WEST PALM BEACH – Racing fans around Palm Beach County will celebrate the rich history of the Palm Beach International Raceway and the subsequent closure of the famous track this weekend.
Despite the best rally efforts of the racers and fans flocking to the defense of PBIR, formerly known as Moroso Motorsports Park, the logistics of track closing for Portman Industrial LLC has been completed.
In the wake of the community’s loss, racers Antron Brown, of Don Schumacher Racing, JR Todd, of Kalitta Motorsports, and John Force, of John Force Racing, among others, are echoing the disappointment of South Florida racing fans.
Brown, a three-time world champion in Top Fuel, left himself almost speechless after learning that the track was to be demolished and replaced with warehouses by the real estate developer.
He said, “Oh, man.” “This is just a shame.”
The turn of events for the track that was built in 1964 reminded him of a small track he grew up with in South Jersey called Atco Dragway.
“The track is still open, there are talks about buying it and depots and all those things are going to take over as well,” Brown said. “It’s one of those things that touches your heart because you think about all the memories that were there and how many other memories you have to give.”
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Todd, the 2018 NHRA Funny Car World Champion, recently moved to Jupiter from Indianapolis and was hoping to create more memories on the track almost down the street from him. But among the few times he’s run in PBIR, this was the last race over the past year’s Pro-Winter Warm Up that he remembers best.
“It’s been November since I stepped on the throttle in a funny nitro, so I got down in March and got rid of the rust,” he recalls. “The weather is nice as always. You run and you come down to the end of the track, and there are a couple of sand jacks hanging there at the end of the track.”
“I thought it was cool, just the wildlife on the racetrack there, things you don’t normally see on different tracks around the country,” he said. “That’s one thing that popped into my mind when I ran there.”
John Force was also present at this year’s mod, but his favorite memory of the PBIR goes back years to a test event at the facility, which he has been racing for over 20 years.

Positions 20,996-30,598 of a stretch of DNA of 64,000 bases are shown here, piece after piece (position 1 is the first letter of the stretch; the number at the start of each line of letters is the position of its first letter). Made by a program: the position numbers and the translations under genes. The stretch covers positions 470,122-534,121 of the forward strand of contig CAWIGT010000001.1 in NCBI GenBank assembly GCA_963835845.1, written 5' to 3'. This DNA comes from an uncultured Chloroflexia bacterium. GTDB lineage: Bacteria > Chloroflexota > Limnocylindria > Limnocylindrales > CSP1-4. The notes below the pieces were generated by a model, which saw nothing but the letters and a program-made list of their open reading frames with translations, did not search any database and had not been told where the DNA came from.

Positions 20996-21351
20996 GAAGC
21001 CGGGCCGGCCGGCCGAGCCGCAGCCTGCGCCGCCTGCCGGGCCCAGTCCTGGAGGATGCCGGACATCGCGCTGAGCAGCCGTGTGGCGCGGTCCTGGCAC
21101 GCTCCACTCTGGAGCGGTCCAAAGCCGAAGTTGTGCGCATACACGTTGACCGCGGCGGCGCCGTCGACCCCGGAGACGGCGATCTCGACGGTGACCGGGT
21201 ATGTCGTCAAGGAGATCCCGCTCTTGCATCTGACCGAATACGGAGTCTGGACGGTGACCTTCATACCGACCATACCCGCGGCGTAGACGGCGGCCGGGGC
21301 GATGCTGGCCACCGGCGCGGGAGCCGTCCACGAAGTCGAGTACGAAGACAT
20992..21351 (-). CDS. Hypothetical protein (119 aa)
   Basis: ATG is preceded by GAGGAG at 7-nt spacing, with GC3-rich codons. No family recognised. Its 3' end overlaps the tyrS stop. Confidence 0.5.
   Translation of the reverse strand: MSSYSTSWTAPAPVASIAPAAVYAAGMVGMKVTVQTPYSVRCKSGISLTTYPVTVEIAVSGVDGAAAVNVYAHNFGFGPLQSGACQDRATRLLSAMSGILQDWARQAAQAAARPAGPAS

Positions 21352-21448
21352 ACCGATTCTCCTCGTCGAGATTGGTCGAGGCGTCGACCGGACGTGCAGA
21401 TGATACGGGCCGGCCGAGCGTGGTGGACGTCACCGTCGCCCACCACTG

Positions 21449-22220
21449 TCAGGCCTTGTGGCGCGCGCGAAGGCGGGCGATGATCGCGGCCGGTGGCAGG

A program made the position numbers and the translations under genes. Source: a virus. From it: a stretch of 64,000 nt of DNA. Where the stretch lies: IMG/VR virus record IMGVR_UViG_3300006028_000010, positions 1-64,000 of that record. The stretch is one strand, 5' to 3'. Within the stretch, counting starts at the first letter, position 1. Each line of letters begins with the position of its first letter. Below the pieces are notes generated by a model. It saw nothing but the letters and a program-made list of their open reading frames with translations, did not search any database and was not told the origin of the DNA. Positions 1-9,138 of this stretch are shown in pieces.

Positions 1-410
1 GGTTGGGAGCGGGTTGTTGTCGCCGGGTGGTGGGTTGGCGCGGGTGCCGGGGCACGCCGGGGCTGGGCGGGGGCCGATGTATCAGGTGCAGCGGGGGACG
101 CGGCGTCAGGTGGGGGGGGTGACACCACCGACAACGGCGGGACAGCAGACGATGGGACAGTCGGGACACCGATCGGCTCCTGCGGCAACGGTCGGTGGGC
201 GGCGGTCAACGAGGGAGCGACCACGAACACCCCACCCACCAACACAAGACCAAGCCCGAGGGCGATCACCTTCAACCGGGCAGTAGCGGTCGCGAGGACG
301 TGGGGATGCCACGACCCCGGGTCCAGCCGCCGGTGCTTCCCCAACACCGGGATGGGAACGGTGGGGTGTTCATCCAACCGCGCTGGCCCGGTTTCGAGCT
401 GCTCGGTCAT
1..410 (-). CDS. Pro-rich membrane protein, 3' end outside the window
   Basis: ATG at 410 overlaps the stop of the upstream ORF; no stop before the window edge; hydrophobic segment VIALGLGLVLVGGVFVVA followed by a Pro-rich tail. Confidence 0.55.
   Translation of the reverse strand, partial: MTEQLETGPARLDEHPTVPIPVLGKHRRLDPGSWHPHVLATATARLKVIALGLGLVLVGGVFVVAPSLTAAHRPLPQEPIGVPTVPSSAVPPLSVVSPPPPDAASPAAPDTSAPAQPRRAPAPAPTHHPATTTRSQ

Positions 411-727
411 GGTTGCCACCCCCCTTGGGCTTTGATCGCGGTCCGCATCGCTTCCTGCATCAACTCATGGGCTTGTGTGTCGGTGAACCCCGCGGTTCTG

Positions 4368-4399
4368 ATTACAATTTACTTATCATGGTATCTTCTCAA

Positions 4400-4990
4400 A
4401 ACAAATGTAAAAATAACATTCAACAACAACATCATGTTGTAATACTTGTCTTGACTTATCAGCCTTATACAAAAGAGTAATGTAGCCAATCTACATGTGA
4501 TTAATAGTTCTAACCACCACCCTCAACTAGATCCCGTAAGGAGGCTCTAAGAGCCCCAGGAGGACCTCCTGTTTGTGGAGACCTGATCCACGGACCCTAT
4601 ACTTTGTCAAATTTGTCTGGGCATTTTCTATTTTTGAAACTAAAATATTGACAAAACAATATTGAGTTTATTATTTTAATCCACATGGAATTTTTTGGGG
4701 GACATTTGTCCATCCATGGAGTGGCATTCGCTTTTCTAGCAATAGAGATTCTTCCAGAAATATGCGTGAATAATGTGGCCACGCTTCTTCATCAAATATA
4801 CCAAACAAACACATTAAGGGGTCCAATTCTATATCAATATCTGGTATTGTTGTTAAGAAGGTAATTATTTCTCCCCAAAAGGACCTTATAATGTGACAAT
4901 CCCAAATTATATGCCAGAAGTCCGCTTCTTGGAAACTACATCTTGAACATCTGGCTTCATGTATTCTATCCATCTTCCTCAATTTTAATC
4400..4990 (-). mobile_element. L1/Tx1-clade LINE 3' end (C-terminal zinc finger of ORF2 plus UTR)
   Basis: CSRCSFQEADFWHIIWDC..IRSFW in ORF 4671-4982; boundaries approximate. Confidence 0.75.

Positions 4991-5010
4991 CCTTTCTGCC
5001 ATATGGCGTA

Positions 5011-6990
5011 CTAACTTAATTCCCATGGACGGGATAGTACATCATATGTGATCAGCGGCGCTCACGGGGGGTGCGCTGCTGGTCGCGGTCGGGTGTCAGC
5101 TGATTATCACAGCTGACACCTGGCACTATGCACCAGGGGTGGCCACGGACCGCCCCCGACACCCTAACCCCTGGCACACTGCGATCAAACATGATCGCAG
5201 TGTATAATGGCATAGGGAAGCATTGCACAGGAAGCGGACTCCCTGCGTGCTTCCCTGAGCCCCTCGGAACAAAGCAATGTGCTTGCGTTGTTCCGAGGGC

“One thing I remember really meant a lot: I did a three-day test race,” said Force. “Good crowds. Then my daughter, Brittany, who was blasting her Top Fuel, had me race her for one round. Of course you beat me. But that was cool, I’m in a funny car, it’s in a Top-Fueler. You never see that.”
For Brown, the excitement of having a local racetrack as an entertainment venue becomes his own version of Friday Night Lights, the nickname often given to describe the high school football atmosphere.
“What also makes that special is what you see in the drag racing community,” he said. “It has no color. People have always given you respect for what kind of car, what kind of racer you were. But drag racing is easily accessible to all walks of life because it has no price. You can bring anything you want to a drag racetrack and pull it up and have fun.”
Brown says losing track isn’t just affecting the drag racing community.
The loss of PBIR will be felt by many, including students in educational programs who are used to using the track as an educational tool – and even as a business opportunity.
“It’s more than what we’re talking about right now,” Brown said. “It also applies to future generations in professional careers in the automotive field. You have local schools doing things on the racetrack. There are STEM fields that you see a lot of.”
Brown says that STEM programs — STEM — are used to get students into alterations, and some students have even brought resumes to the track in an effort to join race teams.
In a broader sense, the community of Palm Beach County and surrounding South Florida may be affected on the roads.
Don Schumacher, owner of Don Schumacher Racing, fears that losing the PBIR could lead to a spike in street racing without using the track as an outlet.
The contestants echoed those concerns.
“The Highway Patrol, the Auto Club, these guys have worked over the years to get kids off the streets, give them a place to race, learn how to drive race cars,” Force said.
Eventually, the community will learn how to overcome the loss of facility as racers and racing enthusiasts are drawn to other places far from their passion.
Come finalize the sale this spring, it will be the first time in 58 years that the county has not had a track to call its own.
“It’s sad to lose her,” said Fors. “I love the people who run it. I thought it was far enough away that it would never be taken away. But land is valuable, and the world is changing, so we just have to adapt.”